On May 29, Nevada passed Senate Bill 2201 (SB 220), which amends its existing privacy law and provides consumers with the right to opt-out of the "sale" of their personal information.2 The law offers a new definition of "sale," unlike those seen in recently passed privacy laws such as the California Consumer Privacy Act (CCPA), and requires operators of websites or online services to establish one of three prescribed methods for consumers to submit opt-out requests. Operators must also verify and respond to requests within the mandatory 60-day time period. With an effective date of October 1, 2019, covered operators have less than five months to comply with the state's new requirements.
Who is Covered?
SB 220 amends Nevada's existing online privacy law, passed in 2017, which applies to operators of websites or online services that do business in Nevada or otherwise direct their activities to the state, and collect Nevada consumers' personal information, or "covered information."
Operators subject to GLBA and HIPAA, motor vehicle manufacturers and servicers, and service providers will be exempted from Nevada's new requirements.
What Must Covered Operators Do?
Under the amended law, Nevada consumers will have the right to opt-out of the "sale" of their personal information, which the law defines as a disclosure of personal information in exchange for monetary consideration to a person that will sell or license the information to others. This includes information that an operator currently sells or will sell in the future. In the next few months, operators will have to determine whether any disclosures, or potential disclosures, of personal information constitute a "sale."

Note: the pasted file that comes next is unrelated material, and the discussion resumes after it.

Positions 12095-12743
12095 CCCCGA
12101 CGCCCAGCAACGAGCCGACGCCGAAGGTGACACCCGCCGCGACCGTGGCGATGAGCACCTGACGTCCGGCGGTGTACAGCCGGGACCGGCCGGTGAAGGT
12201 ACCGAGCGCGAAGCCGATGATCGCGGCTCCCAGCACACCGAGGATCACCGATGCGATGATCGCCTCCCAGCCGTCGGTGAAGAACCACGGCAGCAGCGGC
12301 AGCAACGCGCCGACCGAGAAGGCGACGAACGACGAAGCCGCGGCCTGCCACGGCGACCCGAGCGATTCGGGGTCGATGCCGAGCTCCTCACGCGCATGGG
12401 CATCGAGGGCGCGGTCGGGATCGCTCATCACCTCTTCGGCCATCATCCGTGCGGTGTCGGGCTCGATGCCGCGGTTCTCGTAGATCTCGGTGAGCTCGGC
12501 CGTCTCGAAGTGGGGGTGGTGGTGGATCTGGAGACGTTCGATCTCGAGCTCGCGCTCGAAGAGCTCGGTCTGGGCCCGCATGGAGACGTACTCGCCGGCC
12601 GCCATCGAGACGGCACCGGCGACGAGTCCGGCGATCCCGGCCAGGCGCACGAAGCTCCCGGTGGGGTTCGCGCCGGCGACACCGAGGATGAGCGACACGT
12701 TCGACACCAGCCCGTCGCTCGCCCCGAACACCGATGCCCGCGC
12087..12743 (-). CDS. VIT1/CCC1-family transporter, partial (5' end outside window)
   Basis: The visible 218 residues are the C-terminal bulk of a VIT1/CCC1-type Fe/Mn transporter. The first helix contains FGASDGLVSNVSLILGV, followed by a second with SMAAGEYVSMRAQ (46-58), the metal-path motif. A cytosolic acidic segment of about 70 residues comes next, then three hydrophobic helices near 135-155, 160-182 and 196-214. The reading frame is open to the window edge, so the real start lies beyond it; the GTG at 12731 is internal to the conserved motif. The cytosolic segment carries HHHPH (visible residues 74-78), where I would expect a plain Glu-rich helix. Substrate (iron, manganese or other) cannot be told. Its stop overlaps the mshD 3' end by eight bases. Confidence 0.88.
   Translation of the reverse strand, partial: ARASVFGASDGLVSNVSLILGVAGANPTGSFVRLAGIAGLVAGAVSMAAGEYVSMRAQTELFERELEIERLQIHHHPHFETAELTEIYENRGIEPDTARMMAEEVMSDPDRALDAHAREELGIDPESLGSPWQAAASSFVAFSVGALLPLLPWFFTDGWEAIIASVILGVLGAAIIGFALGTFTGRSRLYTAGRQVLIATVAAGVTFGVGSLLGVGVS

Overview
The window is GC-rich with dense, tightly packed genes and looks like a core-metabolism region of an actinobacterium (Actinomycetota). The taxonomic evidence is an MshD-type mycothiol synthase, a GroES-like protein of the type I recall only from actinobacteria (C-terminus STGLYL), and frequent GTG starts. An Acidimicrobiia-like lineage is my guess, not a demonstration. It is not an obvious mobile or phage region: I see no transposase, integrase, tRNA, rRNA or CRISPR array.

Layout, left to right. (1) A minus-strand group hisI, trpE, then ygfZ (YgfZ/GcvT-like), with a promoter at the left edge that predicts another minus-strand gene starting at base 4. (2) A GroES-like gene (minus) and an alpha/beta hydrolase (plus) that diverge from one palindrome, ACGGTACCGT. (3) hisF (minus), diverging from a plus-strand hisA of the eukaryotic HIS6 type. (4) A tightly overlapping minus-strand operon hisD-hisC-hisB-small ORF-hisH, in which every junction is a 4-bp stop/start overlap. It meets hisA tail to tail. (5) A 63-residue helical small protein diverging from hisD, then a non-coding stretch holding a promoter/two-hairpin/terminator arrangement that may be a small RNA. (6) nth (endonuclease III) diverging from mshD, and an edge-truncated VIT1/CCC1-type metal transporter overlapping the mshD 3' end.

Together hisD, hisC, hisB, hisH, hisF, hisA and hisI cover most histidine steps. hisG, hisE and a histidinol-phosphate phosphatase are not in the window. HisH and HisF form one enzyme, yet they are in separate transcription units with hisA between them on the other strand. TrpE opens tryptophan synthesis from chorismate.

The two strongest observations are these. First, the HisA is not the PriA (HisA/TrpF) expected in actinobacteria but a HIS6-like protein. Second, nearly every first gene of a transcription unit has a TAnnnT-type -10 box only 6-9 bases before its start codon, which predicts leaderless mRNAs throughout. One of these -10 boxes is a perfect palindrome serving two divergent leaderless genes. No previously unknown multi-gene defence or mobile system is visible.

SB 220 also requires operators to establish a "designated request address"—an email address, a toll-free number or a website—to allow Nevada consumers to submit "verified requests." That is, operators must reasonably verify the legitimacy of the opt-out requestand the consumer's identity using "commercially reasonable means"—a term the Nevada legislature left undefined.
Operators will have 60 days to respond to opt-out requests, with the exception of a one-time 30-day extension when reasonably necessary and so long as the consumer is provided with notice of the extension.
Penalties and Enforcement
While the law does not provide consumers with a private right of action, the Nevada attorney general will be responsible for enforcing the law's requirements with a variety of enforcement mechanisms, including requests for temporary or permanent injunction or penalties up to $5,000 for each violation of the statute's notice and opt-out obligations.
Given the limited time frame before the new requirements take effect, operators can begin complying with Nevada's new requirements by:
1 See S.B. 220, 2019 80th Sess. (Nev. 2019) (available at https://www.leg.state.nv.us/Session/80th2019/Bills/SB/SB220.pdf).
2 Several other states have introduced bills that provide consumers with opt-out rights, and Maine recently passed the Act to Protect the Privacy of Online Customer Information (APPOCI), which goes into effect on July 1, and prohibits internet service providers from using, selling or disclosing consumers' personal information without consent.